Uzbek Blasts Target U.S., Israel

Police investigators work at the site of the explosion which hit the general prosecutor's office in the Uzbek capital Tashkent, Friday, July 30, 2004. Suicide bombers staged nearly simultaneous attacks outside the U.S. and Israeli embassies as well as the top prosecutor's office Friday, killing at least two Uzbek guards and wounding seven others in Uzbekistan, a key U.S. ally in the war on terror.
Suicide bombers targeted the U.S. and Israeli embassies Friday in the Uzbek capital along with the top prosecutor's office, killing at least two Uzbeks, news reports and police said.

The attacks occurred as 15 suspects with alleged links to al Qaeda are being tried for a wave of violence earlier this year that left at least 47 people dead. Those attacks included Central Asia's first-ever suicide bombings.

"I think the prime suspect has to be the IMU - which is the Islamic Movement of Uzbekistan. This is an Islamic extremist outfit closely linked to Osama bin Laden and al Qaeda," M.J. Gohel, a terrorism expert with the Asia Pacific Foundation told CBS Radio News.

The U.S. Embassy said a suicide bomber detonated a bomb outside its building and that two Uzbek police officers were also injured. No American or local embassy personnel were hurt, the embassy said in a statement.

Israeli Ambassador Tzvi Cohen told Israel Radio there was a blast at his embassy, but "it's still not clear if it was an explosive device or a suicide bomber." He said the two dead were local Uzbek workers.

Cohen said the explosion occurred on the street outside the embassy entrance, and that all the Israeli personnel were safe inside the building.

"Because the targets were U.S. interests and Israeli interests, obviously the security in Uzbekistan is not that good, so these were soft targets in that sense," Gohel said.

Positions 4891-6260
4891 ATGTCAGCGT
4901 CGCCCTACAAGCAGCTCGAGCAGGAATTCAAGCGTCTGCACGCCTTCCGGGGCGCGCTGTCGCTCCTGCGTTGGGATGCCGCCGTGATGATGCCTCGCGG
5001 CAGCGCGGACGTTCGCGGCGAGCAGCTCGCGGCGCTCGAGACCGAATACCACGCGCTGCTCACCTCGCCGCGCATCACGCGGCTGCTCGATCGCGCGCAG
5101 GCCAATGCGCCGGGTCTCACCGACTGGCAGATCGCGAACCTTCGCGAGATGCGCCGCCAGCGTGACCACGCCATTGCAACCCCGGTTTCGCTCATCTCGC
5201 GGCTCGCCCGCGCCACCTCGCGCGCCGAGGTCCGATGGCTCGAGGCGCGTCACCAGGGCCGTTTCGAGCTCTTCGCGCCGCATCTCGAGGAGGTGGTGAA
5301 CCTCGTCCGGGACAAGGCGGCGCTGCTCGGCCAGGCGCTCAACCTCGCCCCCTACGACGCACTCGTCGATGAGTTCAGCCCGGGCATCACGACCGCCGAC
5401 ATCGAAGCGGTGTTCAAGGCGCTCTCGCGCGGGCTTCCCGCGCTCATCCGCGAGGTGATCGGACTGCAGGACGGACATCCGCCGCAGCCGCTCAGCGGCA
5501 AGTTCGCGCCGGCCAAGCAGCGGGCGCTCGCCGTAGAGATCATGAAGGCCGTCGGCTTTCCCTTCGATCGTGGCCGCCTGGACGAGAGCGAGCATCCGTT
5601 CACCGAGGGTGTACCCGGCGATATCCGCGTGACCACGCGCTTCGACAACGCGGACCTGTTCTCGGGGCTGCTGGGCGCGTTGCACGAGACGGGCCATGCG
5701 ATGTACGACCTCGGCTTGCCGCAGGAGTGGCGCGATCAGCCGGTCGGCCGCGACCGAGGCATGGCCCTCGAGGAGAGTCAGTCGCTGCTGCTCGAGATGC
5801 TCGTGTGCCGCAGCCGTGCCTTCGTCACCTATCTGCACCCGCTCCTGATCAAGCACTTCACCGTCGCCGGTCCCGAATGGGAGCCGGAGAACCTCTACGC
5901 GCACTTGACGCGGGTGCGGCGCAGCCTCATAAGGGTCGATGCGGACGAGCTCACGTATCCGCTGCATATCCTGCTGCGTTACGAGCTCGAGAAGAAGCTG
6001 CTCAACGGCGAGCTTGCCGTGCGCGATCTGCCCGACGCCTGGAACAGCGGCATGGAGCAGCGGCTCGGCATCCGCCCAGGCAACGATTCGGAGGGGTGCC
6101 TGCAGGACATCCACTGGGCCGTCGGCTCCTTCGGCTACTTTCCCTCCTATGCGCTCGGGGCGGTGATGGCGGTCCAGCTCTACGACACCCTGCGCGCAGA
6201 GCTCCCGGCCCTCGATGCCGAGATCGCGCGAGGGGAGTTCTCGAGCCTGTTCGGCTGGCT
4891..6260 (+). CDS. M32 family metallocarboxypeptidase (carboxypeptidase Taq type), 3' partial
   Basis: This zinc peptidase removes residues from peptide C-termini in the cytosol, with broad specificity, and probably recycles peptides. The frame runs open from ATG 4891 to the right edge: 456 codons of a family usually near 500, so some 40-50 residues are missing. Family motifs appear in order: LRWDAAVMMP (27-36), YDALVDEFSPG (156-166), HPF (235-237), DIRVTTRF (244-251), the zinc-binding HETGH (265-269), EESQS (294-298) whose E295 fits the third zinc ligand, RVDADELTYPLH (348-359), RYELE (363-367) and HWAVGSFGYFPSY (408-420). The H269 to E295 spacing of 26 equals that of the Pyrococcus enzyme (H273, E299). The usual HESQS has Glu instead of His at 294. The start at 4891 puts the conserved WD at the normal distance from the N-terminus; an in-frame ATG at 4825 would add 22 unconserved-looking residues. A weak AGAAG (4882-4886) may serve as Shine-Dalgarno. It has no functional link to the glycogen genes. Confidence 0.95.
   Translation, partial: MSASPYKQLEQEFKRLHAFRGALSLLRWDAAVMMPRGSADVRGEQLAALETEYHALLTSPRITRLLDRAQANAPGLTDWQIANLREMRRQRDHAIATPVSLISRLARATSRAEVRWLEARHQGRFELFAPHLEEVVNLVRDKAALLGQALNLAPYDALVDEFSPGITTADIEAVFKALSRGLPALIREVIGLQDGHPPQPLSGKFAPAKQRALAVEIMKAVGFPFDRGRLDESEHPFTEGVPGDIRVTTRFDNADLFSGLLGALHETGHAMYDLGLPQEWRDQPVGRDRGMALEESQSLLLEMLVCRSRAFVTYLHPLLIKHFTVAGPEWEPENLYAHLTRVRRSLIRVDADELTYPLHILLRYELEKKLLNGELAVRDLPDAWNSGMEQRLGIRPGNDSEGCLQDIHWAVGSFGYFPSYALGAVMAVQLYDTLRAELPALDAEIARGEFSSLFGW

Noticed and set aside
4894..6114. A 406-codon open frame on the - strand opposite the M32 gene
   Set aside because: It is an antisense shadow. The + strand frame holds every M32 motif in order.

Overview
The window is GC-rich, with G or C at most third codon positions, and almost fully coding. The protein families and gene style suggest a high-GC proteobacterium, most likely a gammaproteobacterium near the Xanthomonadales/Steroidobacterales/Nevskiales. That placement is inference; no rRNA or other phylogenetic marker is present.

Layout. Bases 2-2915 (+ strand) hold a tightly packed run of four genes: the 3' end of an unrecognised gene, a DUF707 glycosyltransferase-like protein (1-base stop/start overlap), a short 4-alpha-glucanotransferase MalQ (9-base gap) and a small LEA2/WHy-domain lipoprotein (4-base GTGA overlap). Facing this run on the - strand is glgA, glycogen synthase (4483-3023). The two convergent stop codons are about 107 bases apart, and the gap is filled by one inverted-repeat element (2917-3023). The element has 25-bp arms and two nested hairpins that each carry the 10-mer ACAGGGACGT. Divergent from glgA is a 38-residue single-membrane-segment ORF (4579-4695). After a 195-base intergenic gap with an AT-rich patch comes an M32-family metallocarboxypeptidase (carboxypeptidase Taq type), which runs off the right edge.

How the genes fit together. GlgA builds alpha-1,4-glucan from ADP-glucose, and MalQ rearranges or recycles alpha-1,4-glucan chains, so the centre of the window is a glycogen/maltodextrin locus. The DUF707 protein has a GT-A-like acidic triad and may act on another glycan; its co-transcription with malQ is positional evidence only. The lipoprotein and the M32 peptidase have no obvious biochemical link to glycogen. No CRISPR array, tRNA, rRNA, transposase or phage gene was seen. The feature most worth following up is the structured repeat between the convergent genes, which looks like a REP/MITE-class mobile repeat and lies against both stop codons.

A spokeswoman for the general prosecutor's office, Svetlana Artikova, said there also was a blast at that building, but had no information on casualties. Russia's Interfax news agency reported there were deaths in the blast, citing an unnamed source at the office.

Uzbekistan, a former Soviet republic bordering Afghanistan, became the United States' key ally in the region after the Sept. 11 attacks, hosting hundreds of U.S. troops at a military base near the Afghan border. Uzbek President Islam Karimov runs a strict regime that has sought to wipe out Islamic extremism and allows no opposition to his rule, which dates to Soviet times.

The Central Asian nation is a little larger than California and home to 25.9 million people, according to the CIA World Factbook. It is 88 percent Muslim.

Outside the heavily fortified American compound, a body believed to be that of a suicide bomber lay across the street from the entrance. The tall security wall surrounding the compound appeared to be scarred with black burn marks, and area was blocked off by heavily armed police and soldiers.

Nargiza Usmanova, who operated a flower kiosk down the street, said the "building jumped" when the explosion went off. She said she had seen several people lying in the street after the blast, and that they were still moving their hands.

Debris littered the street outside the Israeli Embassy, also under heavy guard. A window appeared to have been broken, but the tall wall protecting that building also didn't appear to suffer any serious damage.

A nearby resident who said he arrived at the scene before police, Konstantin Ivanov, said he saw four severed hands lying in the street. He ran to the scene after hearing the blast, which he said sent a large cloud of smoke into the air.

Many Jews have left Uzbekistan since the 1991 Soviet collapse, but it is still home to a sizable community.

The 15 suspects on trial for the March and April violence that killed 47 have pleaded guilty to charges of terrorism, murder and religious extremism and could face the death penalty.

Several of the suspects have said the U.S. and Israeli embassies had been intended targets in the wave of explosions that officials say killed 33 alleged militants, 10 police and four bystanders.

In testimony at the trial that started Monday, defendants described a network of Islamic extremists extending into Pakistan's lawless tribal areas, where they said would-be militants were trained in shooting and how to use airplanes in attacks.

They claimed to belong to an extremist group called Jamoat, which means "society" in Uzbek, whose leader previously fought with the al Qaeda-connected Islamic Movement of Uzbekistan. However, he broke ties with the IMU in forming the new group.

Early Friday, Pakistani officials announced the arrest of al Qaeda suspect Ahmed Khalfan Ghailani, whose wife is Uzbek. Ghailani was wanted in connection with the 1998 bombings of the U.S. embassies in Kenya and Tanzania.